Representing the Government of Brazil, Secretary Renata Miranda participated in the launch of the document at the Home of Sustainable Agriculture of the Americas pavilion, which IICA installed at COP28 as a way to visibilize the efforts that regional agriculture carries out for the mitigation of and adaptation to global warming.
Dubai, 4 December 2023 (IICA) – There is only one way to confront the negative narrative regarding the climate impact of our livestock farming, and it is with scientific data. This was stated by the Secretary of Innovation, Sustainable Development, Irrigation and Cooperatives of the Ministry of Agriculture and Livestock of Brazil, Renata Miranda, who celebrated the document on livestock production presented at the pavilion of the Inter-American Institute for Cooperation on Agriculture (IICA) at COP28, the UN climate summit currently taking place in Dubai.
The study, reflected in the document “Cattle farming and climate change in the Americas: in search of net zero emissions” written by Argentine scientist Ernesto Viglizzo, warns that publications that hold cattle farming accountable for a significant part of climate change are wrong, as they incorrectly attribute emissions that come from other sectors of the economy, such as industrial, transportation, residential, distribution or domestic consumption, to this activity.
Viglizzo is a recognized international expert on issues of livestock, soils and climate change and holds a PhD from the Catholic University of Leuven (Belgium). He is also a member of the National Academy of Agronomy and Veterinary Medicine of Argentina, and has been a guest lecturer on climate and environmental problems in the Americas at Harvard and Oxford Universities, and at universities in Latin America. He has also often been invited as editor and co-editor of special issues of prestigious international scientific journals such as Springer-Nature and Elsevier
According to Viglizzo, cattle farming has a much smaller impact on global warming than is alleged, if the measurements adequately consider the greenhouse gas emissions that correspond to this activity -during the animal husbandry period- and when excluding those that come from other sectors of the economy and are incorrectly attributed to cattle farming.
In this document, the researcher also points out that only the emissions from livestock should be attributed to beef chains, and that livestock producers cannot be held accountable for emissions that do not strictly depend on their activities.
Representing the Government of Brazil, Secretary Miranda participated in the launch of the document at the Home of Sustainable Agriculture of the Americas pavilion, which IICA installed at COP28 as a way to visibilize the efforts that regional agriculture carries out for the mitigation of and adaptation to global warming.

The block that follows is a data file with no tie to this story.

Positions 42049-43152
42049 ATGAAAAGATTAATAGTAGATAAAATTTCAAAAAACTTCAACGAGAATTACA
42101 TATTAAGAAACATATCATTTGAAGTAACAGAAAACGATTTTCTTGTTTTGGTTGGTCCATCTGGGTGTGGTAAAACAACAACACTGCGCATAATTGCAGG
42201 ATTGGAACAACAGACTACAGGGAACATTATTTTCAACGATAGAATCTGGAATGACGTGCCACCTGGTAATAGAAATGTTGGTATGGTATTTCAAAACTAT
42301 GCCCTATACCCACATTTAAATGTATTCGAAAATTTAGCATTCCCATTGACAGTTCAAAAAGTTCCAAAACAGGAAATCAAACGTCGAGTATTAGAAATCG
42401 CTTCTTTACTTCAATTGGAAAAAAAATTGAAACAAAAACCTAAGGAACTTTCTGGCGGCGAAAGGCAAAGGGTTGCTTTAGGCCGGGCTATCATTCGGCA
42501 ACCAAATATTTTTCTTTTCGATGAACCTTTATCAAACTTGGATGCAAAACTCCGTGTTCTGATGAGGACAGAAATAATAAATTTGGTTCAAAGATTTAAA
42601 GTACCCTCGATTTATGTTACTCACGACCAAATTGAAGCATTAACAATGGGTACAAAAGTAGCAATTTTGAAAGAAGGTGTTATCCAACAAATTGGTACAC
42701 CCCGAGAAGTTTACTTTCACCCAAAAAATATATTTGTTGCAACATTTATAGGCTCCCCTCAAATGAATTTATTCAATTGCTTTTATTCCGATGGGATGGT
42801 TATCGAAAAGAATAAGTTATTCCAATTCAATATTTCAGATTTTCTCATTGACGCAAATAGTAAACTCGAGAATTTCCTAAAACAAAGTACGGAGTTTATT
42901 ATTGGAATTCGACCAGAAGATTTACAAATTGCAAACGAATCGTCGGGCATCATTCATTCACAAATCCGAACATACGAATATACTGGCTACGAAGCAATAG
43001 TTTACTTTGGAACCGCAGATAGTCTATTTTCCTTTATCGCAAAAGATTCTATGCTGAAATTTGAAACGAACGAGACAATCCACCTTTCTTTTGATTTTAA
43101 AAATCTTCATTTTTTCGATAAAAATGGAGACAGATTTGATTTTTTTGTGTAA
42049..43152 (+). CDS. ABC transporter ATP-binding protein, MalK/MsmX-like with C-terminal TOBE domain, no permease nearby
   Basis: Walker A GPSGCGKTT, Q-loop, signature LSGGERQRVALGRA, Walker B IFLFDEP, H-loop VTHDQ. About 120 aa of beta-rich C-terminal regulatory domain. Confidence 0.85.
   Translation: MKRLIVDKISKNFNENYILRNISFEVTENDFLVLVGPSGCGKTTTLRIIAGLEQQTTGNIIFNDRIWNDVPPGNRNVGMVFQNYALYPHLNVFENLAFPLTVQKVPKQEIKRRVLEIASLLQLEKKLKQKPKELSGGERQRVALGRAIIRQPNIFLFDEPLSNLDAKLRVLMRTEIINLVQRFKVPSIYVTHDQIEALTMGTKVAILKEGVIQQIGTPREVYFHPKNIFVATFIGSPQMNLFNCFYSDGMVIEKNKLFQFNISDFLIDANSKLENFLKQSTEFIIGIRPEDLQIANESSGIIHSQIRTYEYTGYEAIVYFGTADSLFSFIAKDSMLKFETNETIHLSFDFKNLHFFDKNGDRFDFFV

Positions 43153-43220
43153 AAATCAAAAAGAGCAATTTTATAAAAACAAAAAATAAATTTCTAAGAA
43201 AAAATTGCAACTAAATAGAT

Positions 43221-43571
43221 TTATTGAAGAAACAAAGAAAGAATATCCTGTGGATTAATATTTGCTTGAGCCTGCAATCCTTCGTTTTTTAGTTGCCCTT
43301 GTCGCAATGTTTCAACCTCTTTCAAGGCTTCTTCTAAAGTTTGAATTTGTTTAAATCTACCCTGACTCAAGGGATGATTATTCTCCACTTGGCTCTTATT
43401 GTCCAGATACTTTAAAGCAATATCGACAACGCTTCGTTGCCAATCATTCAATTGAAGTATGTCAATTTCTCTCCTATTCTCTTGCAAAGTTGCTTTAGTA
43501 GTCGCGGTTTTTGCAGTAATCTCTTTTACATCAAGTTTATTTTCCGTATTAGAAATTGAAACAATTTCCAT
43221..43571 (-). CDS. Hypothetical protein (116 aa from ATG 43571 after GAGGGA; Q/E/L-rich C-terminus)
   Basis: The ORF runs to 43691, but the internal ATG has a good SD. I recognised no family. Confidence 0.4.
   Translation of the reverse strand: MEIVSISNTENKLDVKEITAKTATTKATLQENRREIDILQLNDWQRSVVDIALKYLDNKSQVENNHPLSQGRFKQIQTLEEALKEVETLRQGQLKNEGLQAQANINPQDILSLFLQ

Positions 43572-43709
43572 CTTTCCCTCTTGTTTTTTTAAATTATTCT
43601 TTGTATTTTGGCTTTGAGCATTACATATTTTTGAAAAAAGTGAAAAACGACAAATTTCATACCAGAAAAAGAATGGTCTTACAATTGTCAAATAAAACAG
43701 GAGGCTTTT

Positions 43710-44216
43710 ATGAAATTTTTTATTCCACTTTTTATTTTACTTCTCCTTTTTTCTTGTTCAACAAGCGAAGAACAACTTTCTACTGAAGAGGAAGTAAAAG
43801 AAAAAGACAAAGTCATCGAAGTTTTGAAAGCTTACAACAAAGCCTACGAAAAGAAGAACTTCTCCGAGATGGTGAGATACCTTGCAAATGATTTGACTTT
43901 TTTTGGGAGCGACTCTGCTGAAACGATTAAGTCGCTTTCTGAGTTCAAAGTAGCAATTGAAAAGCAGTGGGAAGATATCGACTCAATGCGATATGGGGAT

At the launch, she pointed out that “we are constantly overloaded with information about how much livestock production affects and influences climate change. We are being bombarded with this as if livestock were the villain of the climate crisis. This report provides clear numbers and does a very good job of showing that this is not the case.”
She went on to add: “We should be discussing how much food production and livestock are being affected by extreme weather events that compromise our ability to provide food to the population.”
The Brazilian official explained that “we often hear the narrative of European countries or countries that work with intensive livestock farming, in confined systems that are very different from ours, This document by Viglizzo makes a comparison between extensive and intensive models from an emissions perspective, making it very clear that they should not teach us how to raise livestock, because our management models have a much more positive impact, and can even offset carbon emissions more than those feedlot-type models.
Furthermore, she stressed that “the work is very much aligned with our public policy in Brazil, and we must explain very clearly at all forums, as we did recently at the FAO Sustainable Livestock Conference, that there are several livestock farming models in the world and that there is no way to define a single pattern. “Each country will have to look for the most efficient model in terms of production and climate, while respecting local characteristics.”
Miranda also highlighted the importance of IICA’s role in promoting and disseminating sustainable practices.
“There is only one way to confront the negative narrative regarding the climate impact of our livestock farming, and it is with scientific data. This is why the study is so important. When there is well-constructed, consolidated, published scientific data, that is adequately communicated, the recognition is a natural result. Today, agriculture in the South must invest more quickly in science, thus generating data and high-impact documents, and presenting this at forums where best practices are discussed and decided,” she explained.
To conclude, she stated that “IICA plays a fundamental role in the articulation of countries in the Americas and between these countries and financing agencies. IICA is therefore a key partner, creating bridges for high-impact results in the region.”
Institutional Communication Division.